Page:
Medicaid experiments

March 04, 2005

NO ONE HAS to encourage the states to try to hold down the cost of Medicaid. Experiments are under way all over the country to find more efficient ways of providing health care to a ballooning population of low-income children, adults and elderly and disabled Americans.

Florida Gov. Jeb Bush wants to create a voucher-type program covering typical medical expenses and a separate catastrophic fund for the very ill. Iowa Gov. Tom Vilsack is proposing to charge Medicaid recipients fees or co-pays according to their ability to pay. In Maryland, officials are setting up a managed care program for the elderly and disabled that would include long-term care.

But President Bush's gambit to try to grab the savings in the joint federal-state program before they are achieved won't advance the cause. Instead, it would force the states to apply the bluntest of instruments to accommodate Medicaid within their budget constraints - chop all optional beneficiaries off the rolls.

In order to reduce his own yawning budget gap, Mr. Bush is seeking to shift the economic and political burden of coping with Medicaid to the states, which don't have the option of deficit spending. What the states need instead is his help and leadership in redesigning a program that is unsustainable in its current form but too vital to be junked.

Created in 1965 to cover medical costs for welfare recipients, Medicaid has mushroomed into the nation's largest health program, paying medical and nursing home expenses for 53 million Americans - most of whom are not on welfare but are considered medically needy.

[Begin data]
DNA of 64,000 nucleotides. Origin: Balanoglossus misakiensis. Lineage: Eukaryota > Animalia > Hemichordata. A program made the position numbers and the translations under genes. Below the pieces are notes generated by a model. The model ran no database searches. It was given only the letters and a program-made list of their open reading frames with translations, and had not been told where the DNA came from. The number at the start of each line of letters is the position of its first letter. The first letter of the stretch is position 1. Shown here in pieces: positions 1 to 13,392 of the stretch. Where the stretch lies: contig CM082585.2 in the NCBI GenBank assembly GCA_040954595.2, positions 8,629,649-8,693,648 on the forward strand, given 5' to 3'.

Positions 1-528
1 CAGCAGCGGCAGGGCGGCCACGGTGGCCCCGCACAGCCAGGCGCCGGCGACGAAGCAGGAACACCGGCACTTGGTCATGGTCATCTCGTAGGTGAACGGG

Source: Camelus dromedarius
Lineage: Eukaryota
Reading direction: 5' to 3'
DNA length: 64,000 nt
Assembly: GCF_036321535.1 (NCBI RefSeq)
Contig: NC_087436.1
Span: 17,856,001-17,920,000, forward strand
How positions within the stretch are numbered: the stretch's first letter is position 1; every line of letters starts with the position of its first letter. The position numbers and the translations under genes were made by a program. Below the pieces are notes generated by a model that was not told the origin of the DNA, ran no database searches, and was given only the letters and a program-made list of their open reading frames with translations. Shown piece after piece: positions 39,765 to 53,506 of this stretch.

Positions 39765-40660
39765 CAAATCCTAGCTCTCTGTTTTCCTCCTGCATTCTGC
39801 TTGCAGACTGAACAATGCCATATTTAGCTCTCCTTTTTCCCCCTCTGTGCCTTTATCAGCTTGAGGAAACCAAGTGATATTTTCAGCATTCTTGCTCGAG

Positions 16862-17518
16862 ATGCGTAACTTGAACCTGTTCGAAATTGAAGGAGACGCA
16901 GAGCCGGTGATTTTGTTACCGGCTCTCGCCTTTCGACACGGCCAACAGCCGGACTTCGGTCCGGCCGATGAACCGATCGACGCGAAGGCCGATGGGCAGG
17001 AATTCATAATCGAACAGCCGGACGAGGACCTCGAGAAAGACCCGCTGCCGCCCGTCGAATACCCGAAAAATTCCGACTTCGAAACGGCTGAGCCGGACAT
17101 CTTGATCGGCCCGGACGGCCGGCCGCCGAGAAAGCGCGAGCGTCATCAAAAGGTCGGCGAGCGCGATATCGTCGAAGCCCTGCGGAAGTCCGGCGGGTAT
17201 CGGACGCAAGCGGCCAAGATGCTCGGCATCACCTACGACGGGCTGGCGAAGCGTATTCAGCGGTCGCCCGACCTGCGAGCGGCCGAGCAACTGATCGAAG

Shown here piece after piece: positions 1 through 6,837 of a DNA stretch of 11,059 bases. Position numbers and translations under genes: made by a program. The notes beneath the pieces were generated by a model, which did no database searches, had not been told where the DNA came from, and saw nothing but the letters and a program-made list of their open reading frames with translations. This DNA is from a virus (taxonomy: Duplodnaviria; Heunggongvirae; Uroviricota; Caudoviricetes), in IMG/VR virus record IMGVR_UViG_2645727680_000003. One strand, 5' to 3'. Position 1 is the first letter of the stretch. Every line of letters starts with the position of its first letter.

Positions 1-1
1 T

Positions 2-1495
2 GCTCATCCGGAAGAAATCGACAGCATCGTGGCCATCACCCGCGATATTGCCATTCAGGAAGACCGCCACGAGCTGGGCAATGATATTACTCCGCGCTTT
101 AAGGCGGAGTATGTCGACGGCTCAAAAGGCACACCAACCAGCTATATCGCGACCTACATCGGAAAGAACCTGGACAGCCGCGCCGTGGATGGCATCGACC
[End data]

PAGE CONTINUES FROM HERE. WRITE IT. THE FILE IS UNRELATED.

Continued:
Medicaid enrollment has grown 40 percent in the past five years. Meanwhile, per capita medical costs have also grown rapidly, due in part to pharmaceutical prices and the use of expensive new technologies.

Thus, state budgets are being consumed by Medicaid, which in some states outpaces education and all other funding categories. The burden will quickly become intolerable without some relief.

President Bush proposes to give states greater flexibility to experiment with cost-saving measures, which is long overdue. He's also pushing to tighten access to Medicaid nursing home coverage for middle- and higher-income patients who could afford to finance some of their own care but instead transfer assets to heirs. That may help some.

An extra $16.5 billion over 10 years for Medicaid programs that Mr. Bush included in his budget would certainly come in handy. But his plan to crack down on bookkeeping gimmicks states use to boost their federal Medicaid money would leave the states with a net loss of $40.5 billion over the decade. That's no help at all.

Mr. Bush should let the states experiment, and see what works and where the bottom line lands, before he grabs his take.

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